“Despite exhaustion” after almost a year of negotiations, “despite the deadlines repeatedly passed”, they will continue to try to find an agreement. British Prime Minister Boris Johnson and European Commission President Ursula von der Leyen decided this Sunday to continue post-Brexit trade negotiations in order to avoid a no deal with serious economic consequences.
“We think it is responsible at this stage to go further,” they said in a joint statement, following a telephone interview. “We have therefore mandated our negotiators to continue discussions and see if an agreement can be reached even at this late stage,” they added. Failure of negotiations, however, remains the “most likely” scenario, Johnson warned.
Saturday evening, after a week of tensions, London still considered “unacceptable” the Europeans’ proposed trade agreement. It is a question of stopping the counterparts imposed on Great Britain to guarantee it access to the EU’s single market without customs duties or quotas.
Boris Johnson is “absolutely clear, an agreement must be fair and respect the position which is that the United Kingdom will be a sovereign country in three weeks”, explained a British government source. This Sunday morning, no white smoke had come out in Brussels, indicating that the standoff was still likely to last part of the day, between the European negotiator Michel Barnier and his British counterpart David Frost.
How long will the negotiations last? At this stage, no deadline has been put forward.
If no compromise is found, the UK, which officially left the EU on January 31, 2020 but continues to abide by European rules during a transition period that ends on December 31, will slam the door of the EU. Europe in less than three weeks.
Fishing, a major sticking point
Discussions stumble over fishing rights in British waters. Four Royal Navy patrol boats, 80m-long vessels, stand ready to prevent EU trawlers from entering UK’s heavy fish waters on the morning of January 1 if there is no new deal on fishing rights, one of the sticking points in trade negotiations. The British Ministry of Defense confirmed that ships were on standby, explaining that it had “carried out intensive planning and preparations to ensure that Defense is ready for various scenarios at the end of the transition period”, according to a door -speak of the ministry.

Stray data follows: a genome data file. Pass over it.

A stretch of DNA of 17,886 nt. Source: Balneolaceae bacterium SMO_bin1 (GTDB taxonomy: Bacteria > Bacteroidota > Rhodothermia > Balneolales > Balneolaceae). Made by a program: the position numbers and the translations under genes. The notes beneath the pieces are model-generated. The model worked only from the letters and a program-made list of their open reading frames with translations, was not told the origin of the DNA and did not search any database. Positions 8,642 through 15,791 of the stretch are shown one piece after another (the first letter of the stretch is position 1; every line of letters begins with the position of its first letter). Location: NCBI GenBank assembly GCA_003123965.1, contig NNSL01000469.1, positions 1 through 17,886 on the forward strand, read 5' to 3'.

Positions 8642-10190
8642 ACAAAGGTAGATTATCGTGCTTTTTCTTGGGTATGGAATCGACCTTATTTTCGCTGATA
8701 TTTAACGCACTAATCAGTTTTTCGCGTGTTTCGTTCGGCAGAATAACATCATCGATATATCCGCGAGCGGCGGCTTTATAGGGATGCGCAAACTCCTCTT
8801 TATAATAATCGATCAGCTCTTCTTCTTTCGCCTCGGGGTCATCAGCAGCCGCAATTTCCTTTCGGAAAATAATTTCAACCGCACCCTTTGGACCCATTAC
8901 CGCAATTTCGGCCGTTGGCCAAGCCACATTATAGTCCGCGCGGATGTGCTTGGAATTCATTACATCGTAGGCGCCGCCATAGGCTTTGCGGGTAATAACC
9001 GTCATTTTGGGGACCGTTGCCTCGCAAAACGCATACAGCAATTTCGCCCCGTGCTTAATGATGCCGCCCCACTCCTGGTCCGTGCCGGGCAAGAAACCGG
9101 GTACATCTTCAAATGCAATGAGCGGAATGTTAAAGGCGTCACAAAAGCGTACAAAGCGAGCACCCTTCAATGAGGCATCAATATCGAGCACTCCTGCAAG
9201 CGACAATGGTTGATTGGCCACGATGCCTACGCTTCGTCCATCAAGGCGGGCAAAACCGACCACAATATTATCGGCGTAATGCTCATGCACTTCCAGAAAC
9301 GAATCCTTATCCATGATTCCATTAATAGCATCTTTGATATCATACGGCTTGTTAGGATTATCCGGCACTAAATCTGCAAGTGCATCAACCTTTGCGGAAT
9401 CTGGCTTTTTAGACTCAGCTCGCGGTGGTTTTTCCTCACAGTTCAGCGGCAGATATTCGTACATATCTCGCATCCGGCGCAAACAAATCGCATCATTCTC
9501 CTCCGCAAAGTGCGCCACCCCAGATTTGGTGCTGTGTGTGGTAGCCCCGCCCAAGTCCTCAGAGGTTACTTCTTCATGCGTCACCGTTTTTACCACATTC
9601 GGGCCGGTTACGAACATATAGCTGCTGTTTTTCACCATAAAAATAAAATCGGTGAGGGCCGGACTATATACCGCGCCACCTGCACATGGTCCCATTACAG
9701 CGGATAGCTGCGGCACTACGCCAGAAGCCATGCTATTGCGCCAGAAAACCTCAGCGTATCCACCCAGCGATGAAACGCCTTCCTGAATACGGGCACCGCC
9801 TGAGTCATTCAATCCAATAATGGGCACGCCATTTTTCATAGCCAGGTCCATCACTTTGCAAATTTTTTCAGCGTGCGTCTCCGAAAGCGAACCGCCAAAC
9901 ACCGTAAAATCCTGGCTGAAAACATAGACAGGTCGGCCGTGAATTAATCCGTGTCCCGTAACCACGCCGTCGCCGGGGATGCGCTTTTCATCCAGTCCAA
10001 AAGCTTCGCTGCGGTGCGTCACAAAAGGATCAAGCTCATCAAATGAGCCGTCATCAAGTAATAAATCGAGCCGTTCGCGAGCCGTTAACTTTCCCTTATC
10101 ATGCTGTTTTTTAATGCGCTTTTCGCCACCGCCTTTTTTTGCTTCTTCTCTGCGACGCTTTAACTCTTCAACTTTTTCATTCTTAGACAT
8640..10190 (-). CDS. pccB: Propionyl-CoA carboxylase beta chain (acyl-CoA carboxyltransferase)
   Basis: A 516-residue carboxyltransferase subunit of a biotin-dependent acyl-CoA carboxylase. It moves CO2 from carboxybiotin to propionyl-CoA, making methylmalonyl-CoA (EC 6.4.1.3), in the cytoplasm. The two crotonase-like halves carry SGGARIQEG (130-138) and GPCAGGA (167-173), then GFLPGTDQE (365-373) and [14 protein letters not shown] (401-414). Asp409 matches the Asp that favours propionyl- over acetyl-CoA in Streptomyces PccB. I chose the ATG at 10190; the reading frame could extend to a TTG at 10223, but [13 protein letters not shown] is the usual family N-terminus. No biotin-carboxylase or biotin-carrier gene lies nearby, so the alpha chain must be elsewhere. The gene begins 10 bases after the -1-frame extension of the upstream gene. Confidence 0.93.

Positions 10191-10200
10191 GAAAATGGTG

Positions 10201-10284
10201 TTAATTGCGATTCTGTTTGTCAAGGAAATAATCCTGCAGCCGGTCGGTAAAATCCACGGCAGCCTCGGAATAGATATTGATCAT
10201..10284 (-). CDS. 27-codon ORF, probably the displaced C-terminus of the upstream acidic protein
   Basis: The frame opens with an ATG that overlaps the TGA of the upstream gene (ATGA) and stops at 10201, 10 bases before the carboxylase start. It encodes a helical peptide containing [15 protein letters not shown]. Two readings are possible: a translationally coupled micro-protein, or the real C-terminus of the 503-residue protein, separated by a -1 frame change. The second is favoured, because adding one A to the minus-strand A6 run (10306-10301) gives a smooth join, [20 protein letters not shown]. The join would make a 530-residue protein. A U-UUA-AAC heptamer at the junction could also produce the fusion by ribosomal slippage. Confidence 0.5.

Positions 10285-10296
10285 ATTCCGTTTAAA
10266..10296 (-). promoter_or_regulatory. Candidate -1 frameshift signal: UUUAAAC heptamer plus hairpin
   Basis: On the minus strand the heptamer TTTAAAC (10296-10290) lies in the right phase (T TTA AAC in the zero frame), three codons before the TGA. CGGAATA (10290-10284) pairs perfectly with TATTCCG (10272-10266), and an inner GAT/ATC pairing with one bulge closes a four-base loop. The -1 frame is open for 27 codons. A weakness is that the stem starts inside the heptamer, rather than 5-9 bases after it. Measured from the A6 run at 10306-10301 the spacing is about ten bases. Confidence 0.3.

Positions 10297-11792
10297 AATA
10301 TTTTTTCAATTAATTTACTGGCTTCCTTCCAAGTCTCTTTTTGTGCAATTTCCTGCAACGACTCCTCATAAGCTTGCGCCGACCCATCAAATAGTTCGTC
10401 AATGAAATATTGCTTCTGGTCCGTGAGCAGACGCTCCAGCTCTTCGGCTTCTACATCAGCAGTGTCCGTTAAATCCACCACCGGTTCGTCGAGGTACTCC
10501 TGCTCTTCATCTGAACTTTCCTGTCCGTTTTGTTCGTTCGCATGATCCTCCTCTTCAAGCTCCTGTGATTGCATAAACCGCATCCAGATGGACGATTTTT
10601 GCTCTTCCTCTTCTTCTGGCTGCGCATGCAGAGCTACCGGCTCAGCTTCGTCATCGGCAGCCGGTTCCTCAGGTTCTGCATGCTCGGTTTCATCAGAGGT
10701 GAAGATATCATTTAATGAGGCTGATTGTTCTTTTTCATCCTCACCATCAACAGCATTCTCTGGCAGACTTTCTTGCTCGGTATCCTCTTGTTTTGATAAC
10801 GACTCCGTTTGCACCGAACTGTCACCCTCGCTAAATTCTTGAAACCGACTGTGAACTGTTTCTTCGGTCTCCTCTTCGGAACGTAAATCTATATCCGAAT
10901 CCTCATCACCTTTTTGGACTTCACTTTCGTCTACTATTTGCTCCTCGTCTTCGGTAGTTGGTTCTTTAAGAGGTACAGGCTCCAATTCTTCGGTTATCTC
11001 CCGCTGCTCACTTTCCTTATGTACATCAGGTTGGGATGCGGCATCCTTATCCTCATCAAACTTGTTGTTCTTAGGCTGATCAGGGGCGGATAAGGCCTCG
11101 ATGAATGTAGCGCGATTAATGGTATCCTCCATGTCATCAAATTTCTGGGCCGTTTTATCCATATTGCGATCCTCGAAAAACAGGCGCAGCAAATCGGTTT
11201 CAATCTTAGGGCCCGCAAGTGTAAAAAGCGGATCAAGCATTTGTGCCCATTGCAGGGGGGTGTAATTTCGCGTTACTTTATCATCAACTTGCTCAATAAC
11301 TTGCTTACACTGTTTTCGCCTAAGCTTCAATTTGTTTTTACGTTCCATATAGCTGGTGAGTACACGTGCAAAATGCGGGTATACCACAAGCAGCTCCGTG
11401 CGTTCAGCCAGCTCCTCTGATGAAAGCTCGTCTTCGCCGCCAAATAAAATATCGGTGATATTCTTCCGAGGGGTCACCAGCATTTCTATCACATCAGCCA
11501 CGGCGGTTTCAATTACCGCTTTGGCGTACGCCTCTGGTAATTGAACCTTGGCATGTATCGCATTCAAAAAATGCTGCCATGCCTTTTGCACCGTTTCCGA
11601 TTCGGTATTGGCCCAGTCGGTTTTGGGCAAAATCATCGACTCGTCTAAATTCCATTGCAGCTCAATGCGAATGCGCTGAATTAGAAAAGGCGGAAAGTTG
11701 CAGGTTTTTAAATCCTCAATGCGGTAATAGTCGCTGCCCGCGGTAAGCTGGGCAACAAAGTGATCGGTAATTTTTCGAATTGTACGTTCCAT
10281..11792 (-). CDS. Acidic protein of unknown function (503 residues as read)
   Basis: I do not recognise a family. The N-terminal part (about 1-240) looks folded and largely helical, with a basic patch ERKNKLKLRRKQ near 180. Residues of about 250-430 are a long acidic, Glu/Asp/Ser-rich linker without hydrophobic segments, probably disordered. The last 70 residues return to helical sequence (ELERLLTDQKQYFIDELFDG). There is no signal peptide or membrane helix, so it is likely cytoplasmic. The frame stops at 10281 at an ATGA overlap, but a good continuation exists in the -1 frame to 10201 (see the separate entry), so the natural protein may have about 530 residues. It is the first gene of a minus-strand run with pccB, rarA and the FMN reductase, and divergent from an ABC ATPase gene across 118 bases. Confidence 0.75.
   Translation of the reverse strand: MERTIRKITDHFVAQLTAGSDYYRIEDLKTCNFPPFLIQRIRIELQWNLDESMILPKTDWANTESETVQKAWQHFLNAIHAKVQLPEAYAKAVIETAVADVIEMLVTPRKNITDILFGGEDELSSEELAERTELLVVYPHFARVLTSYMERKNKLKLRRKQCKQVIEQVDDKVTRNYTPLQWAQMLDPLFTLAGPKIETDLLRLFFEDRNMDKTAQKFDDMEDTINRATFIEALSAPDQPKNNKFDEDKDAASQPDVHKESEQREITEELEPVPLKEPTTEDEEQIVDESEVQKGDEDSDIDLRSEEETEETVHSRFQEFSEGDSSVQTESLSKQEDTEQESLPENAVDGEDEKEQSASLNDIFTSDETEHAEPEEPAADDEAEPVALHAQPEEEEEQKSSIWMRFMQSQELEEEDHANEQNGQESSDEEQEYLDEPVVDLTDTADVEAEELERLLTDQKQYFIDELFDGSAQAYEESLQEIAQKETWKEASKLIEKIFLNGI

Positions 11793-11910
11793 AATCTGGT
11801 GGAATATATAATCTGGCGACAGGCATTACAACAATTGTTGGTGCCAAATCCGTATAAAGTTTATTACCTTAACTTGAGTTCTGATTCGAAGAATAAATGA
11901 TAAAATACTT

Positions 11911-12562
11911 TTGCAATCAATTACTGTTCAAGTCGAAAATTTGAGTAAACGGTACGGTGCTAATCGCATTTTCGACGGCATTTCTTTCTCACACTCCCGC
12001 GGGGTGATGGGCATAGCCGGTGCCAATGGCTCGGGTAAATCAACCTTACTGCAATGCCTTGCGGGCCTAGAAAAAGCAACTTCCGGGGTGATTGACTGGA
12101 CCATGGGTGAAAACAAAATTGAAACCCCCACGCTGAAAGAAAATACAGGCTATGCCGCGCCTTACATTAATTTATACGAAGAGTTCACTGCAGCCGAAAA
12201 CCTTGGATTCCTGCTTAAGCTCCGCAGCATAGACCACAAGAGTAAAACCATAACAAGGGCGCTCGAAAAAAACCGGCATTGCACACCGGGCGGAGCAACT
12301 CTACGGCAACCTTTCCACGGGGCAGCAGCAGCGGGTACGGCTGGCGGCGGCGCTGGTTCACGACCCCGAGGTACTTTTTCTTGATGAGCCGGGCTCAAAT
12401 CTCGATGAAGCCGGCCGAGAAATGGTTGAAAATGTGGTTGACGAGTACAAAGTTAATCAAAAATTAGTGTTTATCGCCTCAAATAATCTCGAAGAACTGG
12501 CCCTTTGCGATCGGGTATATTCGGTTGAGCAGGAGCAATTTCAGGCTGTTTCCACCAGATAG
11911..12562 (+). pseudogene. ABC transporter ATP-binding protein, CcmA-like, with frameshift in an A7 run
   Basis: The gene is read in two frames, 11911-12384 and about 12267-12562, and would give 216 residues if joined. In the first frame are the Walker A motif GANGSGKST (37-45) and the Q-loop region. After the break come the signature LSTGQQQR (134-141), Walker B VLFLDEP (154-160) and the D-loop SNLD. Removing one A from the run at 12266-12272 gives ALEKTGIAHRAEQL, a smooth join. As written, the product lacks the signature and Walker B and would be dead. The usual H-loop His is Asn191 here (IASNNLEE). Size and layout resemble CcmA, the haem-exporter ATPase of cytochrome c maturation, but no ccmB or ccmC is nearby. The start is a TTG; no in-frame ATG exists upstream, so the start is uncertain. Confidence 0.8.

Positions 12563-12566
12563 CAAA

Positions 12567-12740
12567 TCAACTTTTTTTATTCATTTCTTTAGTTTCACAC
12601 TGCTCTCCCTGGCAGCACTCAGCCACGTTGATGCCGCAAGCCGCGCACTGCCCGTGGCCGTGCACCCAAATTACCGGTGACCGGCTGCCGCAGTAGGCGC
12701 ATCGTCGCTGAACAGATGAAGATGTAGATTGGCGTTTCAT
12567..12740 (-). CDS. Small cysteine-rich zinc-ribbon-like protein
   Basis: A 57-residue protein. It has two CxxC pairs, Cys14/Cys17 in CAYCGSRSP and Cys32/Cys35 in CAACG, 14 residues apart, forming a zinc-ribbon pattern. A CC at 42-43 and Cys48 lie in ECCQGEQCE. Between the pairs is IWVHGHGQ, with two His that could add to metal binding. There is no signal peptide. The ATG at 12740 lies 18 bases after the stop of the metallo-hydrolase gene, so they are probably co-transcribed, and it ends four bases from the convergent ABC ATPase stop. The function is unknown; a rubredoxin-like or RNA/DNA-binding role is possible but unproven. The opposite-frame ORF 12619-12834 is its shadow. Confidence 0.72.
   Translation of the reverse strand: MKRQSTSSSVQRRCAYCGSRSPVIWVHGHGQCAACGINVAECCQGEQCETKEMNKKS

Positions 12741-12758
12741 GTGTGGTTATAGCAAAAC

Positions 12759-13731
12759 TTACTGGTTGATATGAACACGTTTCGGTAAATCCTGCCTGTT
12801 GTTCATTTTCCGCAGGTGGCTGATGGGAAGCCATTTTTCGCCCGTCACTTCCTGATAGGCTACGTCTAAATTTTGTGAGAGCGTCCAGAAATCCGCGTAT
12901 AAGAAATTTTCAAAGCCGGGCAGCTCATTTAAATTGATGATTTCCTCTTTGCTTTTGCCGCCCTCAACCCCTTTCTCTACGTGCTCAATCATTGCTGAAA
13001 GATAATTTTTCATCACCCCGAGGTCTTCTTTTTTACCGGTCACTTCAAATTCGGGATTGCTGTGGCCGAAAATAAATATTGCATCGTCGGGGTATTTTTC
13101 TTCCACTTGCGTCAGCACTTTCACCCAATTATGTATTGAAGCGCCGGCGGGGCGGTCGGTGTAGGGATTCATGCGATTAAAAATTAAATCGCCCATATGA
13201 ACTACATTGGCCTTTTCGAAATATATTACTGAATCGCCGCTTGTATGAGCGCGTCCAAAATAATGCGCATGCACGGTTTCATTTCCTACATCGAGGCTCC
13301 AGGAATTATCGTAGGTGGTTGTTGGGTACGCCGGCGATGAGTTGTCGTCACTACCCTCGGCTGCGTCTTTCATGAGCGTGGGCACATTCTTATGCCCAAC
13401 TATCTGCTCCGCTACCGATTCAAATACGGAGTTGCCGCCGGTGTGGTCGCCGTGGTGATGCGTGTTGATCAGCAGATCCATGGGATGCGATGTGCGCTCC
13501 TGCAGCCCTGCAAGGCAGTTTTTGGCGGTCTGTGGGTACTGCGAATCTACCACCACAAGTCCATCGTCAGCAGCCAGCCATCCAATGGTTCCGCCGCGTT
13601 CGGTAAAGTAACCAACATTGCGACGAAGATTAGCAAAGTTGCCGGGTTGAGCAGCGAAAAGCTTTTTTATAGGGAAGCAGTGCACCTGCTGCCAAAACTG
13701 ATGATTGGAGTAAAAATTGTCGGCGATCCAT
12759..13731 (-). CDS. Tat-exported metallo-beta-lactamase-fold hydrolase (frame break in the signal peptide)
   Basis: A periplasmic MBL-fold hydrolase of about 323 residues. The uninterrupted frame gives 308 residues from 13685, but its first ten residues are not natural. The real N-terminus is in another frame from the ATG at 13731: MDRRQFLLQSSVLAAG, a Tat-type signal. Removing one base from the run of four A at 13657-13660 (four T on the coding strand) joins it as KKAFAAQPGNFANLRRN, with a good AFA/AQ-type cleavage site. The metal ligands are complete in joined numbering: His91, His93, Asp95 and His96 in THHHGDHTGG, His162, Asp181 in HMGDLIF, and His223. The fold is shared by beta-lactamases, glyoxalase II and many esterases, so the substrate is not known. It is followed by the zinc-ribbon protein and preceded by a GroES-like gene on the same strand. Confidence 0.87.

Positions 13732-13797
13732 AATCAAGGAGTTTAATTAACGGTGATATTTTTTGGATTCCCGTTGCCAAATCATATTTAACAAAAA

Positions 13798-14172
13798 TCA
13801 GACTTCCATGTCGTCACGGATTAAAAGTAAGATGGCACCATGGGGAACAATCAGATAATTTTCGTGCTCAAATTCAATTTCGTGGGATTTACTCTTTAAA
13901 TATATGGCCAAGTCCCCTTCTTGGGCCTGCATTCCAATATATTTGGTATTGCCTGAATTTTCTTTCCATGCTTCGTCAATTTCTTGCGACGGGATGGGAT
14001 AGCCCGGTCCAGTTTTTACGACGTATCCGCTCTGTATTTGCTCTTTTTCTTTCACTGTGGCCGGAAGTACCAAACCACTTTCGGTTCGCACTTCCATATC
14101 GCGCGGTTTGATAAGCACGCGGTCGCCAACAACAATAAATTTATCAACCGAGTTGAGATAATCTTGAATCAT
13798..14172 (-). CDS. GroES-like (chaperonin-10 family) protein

This deployment evokes bad memories of the “cod wars” with Iceland over fishing rights in the North Atlantic, which lasted for almost 20 years, before finally finding a settlement in the 1970s. For fishermen French, it’s a disaster. In the event of a “no deal”, 20% of the sector will sink. The subject is also crucial for Spain, Belgium, the Netherlands, Denmark and Ireland.
The Defense Ministry said it has 14,000 soldiers ready to be deployed to help with the post-Brexit transition. According to British media, army helicopters could also be mobilized to monitor the coasts.
The UK government has warned that even with a trade deal, 7,000 trucks heading to Channel ports in south-east England could be held up in 100km queues if companies do not prepare additional documents required. The BBC reported on Saturday that Britain will speed up the movement of some perishable goods at the end of its transition period to help reduce expected disruption at ports.
The talks are also blocking the settlement of disputes in the future agreement and the guarantees demanded of London by the European Union in terms of competition. Without a deal, trade will be governed solely by the rules of the World Trade Organization (WTO), synonymous with customs duties and quotas.
Original article by : www.leparisien.fr